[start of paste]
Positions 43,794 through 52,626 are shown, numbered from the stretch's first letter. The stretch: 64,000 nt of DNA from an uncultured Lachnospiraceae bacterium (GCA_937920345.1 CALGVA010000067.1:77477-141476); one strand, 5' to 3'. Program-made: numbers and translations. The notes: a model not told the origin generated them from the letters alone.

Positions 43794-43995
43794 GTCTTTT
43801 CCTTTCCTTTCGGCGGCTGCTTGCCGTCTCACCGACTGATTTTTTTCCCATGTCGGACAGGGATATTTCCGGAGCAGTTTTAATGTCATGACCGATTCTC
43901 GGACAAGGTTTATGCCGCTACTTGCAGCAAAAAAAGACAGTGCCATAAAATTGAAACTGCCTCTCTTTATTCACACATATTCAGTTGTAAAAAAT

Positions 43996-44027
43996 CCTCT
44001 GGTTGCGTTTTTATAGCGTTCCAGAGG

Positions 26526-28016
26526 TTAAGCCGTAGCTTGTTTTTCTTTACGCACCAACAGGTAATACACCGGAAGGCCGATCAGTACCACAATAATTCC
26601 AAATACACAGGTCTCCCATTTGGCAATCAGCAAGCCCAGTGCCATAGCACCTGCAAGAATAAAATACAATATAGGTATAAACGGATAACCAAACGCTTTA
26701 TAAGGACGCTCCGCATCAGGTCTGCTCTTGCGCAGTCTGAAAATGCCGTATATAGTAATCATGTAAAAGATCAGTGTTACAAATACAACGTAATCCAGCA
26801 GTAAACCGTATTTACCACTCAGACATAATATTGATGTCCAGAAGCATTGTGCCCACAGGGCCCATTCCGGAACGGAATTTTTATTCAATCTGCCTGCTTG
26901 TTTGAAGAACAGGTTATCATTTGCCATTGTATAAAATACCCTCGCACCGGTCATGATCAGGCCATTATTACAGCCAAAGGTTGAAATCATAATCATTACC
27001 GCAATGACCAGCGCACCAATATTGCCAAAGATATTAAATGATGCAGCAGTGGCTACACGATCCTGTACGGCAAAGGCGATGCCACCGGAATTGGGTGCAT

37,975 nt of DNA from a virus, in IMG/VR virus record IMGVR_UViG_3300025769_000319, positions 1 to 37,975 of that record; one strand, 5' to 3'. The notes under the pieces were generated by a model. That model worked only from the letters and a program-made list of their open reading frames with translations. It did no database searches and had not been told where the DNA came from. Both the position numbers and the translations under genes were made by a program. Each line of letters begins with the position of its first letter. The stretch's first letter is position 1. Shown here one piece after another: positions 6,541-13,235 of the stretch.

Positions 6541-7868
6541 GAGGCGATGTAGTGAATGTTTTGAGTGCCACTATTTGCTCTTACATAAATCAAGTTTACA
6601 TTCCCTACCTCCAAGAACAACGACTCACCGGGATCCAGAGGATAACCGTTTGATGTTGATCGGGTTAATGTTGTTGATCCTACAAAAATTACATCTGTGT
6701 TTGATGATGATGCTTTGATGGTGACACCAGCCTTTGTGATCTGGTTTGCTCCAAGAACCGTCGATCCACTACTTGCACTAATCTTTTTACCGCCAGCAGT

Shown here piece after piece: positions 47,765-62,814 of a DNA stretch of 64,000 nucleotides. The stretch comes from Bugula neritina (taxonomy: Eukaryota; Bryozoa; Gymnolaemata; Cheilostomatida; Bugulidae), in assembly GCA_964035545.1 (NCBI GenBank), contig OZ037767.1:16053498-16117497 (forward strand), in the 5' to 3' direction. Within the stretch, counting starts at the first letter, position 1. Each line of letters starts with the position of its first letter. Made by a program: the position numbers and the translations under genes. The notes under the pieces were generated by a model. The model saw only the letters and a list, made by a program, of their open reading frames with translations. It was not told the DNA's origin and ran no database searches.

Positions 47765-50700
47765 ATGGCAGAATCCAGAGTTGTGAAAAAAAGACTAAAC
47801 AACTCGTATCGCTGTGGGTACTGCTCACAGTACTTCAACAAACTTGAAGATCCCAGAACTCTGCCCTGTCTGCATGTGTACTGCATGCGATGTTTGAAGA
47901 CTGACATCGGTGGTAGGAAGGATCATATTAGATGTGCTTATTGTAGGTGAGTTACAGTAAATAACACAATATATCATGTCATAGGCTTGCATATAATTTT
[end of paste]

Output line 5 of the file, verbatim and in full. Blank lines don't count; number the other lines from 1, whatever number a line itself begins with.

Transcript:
43901 GGACAAGGTTTATGCCGCTACTTGCAGCAAAAAAAGACAGTGCCATAAAATTGAAACTGCCTCTCTTTATTCACACATATTCAGTTGTAAAAAAT